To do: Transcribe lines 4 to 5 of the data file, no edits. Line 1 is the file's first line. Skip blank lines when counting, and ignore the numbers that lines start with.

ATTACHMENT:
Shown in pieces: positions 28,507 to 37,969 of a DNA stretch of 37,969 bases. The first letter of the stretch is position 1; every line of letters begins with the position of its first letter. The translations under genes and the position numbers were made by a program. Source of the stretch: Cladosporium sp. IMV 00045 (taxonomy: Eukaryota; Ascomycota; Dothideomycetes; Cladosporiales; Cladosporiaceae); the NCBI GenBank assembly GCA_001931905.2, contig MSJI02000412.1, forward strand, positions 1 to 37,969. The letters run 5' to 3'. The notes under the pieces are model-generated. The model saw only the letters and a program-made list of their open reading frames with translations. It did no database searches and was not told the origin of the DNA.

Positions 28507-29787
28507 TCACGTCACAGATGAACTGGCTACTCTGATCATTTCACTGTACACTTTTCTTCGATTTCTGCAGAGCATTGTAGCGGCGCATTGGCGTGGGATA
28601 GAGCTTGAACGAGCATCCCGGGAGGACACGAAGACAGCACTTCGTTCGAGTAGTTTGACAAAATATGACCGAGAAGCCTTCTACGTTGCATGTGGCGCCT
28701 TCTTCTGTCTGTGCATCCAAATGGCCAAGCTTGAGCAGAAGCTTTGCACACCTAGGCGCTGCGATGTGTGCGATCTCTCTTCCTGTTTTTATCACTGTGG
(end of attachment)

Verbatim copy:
28601 GAGCTTGAACGAGCATCCCGGGAGGACACGAAGACAGCACTTCGTTCGAGTAGTTTGACAAAATATGACCGAGAAGCCTTCTACGTTGCATGTGGCGCCT
28701 TCTTCTGTCTGTGCATCCAAATGGCCAAGCTTGAGCAGAAGCTTTGCACACCTAGGCGCTGCGATGTGTGCGATCTCTCTTCCTGTTTTTATCACTGTGG